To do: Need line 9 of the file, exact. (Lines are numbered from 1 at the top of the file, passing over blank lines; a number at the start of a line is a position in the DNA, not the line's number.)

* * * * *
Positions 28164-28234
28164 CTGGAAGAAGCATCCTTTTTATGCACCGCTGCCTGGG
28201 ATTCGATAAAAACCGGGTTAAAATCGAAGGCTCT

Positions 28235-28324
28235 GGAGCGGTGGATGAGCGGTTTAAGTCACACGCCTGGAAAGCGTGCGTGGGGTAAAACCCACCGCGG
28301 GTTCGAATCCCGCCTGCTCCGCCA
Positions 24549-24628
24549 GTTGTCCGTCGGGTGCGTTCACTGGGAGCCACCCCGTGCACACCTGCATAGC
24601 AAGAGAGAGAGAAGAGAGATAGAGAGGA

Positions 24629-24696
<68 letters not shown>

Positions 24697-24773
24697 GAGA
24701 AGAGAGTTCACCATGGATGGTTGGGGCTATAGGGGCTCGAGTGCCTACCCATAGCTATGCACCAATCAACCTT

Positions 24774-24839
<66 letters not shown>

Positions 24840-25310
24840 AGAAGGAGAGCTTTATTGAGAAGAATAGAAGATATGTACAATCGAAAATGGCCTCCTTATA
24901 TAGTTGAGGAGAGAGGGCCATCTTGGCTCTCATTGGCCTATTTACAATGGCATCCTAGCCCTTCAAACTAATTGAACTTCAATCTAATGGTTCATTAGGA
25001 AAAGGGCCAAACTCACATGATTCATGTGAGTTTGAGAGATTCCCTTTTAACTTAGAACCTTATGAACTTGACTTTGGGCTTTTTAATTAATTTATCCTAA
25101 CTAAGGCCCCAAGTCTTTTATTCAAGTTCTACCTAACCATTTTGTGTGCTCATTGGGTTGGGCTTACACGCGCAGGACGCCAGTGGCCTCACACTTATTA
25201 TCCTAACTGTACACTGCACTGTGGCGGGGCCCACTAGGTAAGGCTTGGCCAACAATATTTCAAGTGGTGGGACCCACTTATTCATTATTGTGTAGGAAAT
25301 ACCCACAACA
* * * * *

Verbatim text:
24601 AAGAGAGAGAGAAGAGAGATAGAGAGGA